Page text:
DISD’s poorest students face long odds to attend magnet schools

It bothers Dallas ISD Trustee Edwin Flores that the demographics of magnet schools don’t reflect those of the district.

A presentation given by Chief of School Leadership Stephanie Elizalde at a board briefing earlier this year showed that 55 percent of magnet students are Hispanic. DISD, however, is 70 percent Hispanic, “which tells me that maybe we’re not doing a good job reaching out to those families to make sure they know the process and know how to apply to these magnet schools,” Flores said.

The trustees were discussing how many out-of-district students attend DISD magnet schools, and Flores is among those who assume more students are coming from the suburbs than are showing up in the data.

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Still, “setting aside any concerns about cheating and maybe taking the information at face value for right now,” he said, “we just need to do a better job marketing to our families and our kids and giving them the resources in elementary and middle school so that they can be ‘qualified’ and be ahead of these kids from out of district.”

He mentioned dancers as one example.

Booker T. Washington High School for the Performing and Visual Arts auditions dancers every year for coveted spots at its nationally renowned campus. DISD students don’t often qualify for those spots according to the audition criteria, so the spots are opened up to out-of-district students.

The result is a phenomenal arts education for suburban students at one of Dallas’ most sought-after schools. Five male dancers from Booker T. will attend Julliard next fall, claiming nearly half of the prestigious school’s 12 spots for freshman male dancers. Only two of the five live in Dallas — one in Preston Hollow and one in the Dallas Arts District. The other three live in Lake Highlands, Richardson and Carrollton.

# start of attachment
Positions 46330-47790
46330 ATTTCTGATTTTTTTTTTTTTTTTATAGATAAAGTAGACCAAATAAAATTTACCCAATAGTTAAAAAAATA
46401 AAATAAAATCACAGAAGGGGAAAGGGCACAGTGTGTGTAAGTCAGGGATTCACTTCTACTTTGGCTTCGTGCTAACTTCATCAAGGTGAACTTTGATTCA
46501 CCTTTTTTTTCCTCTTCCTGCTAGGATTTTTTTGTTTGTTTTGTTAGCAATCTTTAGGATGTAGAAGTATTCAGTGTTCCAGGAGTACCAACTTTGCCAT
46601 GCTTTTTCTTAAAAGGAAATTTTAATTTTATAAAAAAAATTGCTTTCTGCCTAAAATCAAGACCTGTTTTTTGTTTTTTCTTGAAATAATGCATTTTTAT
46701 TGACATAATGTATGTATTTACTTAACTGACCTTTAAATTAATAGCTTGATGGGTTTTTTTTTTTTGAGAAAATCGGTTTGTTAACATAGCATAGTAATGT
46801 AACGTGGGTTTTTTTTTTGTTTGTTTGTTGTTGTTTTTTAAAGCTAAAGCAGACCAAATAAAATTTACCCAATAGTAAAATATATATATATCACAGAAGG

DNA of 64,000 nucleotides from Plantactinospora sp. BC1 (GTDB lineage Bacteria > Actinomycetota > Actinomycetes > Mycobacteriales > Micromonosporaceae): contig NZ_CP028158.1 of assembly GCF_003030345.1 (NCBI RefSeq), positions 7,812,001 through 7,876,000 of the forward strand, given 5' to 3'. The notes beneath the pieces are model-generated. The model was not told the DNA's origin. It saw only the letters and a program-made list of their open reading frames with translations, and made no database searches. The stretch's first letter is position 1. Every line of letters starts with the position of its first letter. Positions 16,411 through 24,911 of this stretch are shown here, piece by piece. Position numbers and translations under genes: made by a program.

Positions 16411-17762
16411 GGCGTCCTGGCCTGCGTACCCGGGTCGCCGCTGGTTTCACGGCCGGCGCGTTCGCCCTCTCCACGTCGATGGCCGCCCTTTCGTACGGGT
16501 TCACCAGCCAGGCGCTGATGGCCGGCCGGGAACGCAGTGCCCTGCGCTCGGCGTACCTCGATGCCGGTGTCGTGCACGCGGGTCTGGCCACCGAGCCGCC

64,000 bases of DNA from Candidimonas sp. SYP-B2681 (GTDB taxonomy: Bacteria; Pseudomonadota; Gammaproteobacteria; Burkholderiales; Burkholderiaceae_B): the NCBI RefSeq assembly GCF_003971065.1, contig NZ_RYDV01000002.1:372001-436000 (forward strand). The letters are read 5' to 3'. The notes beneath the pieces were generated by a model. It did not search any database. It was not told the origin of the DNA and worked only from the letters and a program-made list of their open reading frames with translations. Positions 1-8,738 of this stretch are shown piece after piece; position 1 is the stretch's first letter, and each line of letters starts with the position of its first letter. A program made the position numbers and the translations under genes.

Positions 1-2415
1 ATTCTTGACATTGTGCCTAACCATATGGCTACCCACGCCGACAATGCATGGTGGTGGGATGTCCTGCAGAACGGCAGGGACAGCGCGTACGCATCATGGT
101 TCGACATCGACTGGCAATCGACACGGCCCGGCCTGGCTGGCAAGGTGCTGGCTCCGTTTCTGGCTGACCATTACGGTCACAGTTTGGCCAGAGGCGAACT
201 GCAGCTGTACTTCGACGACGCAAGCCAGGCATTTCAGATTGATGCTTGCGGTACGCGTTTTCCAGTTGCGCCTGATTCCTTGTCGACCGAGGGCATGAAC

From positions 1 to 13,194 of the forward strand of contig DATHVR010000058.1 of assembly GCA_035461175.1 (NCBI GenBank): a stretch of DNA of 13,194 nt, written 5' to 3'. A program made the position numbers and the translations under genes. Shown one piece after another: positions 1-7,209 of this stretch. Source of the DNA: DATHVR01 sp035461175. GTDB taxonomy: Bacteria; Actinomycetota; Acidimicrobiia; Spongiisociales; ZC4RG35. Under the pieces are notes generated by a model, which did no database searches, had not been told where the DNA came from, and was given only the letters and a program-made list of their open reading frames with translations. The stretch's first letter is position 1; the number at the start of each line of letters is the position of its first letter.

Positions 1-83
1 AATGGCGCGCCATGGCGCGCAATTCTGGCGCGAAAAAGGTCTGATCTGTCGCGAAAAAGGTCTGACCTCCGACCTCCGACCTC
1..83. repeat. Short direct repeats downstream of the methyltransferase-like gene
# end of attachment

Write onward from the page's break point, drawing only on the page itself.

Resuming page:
“I think dance is an area that it’s really hard to qualify because we don’t have a lot of dance programs, so the kids who are going to do well are the kids whose parents can pay for private lessons,” Flores says.

This disparity has been an issue at Booker T. for decades.

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“The argument has been made that some student slots would be difficult to fill, particularly among the male dancers, if auditions were limited to residents of the school district,” stated a Dallas Morning News editorial from Oct. 29, 1989, when the board was weighing the possibility of dropping audition requirements or otherwise revising standards at Booker T. in order to increase the ratio of minority students.

This situation is not unique to the arts; Flores pointed out at the briefing that science, technology, engineering and math (STEM) also are areas of deficiency. More students come from outside DISD to attend the Science and Engineering Magnet (SEM) high school than come from any single DISD high school.

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A three-step process whittles down the applicant pool to determine who will be admitted to the magnets. Students first have to meet the application criteria, based on their GPA and test results. If they decide to apply to one or more schools, they undergo an audition, interview, project or exam, yielding a separate score. In theory, students who score the highest qualify to attend.

Each magnet school ranks the qualifying students and allots 30 percent of its seats to the top scorers, then distributes the remaining 70 percent of seats to the top-ranking students from each of the 24 neighborhood high schools.

Whether those spots are distributed evenly among the different areas of the district is entirely dependent on the applicant pool, however, and given the disparity in students’ home high schools (37 Bryan Adams High School students attend SEM vs. six students from Conrad High School), it’s clear the applicant pool is not diverse geographically.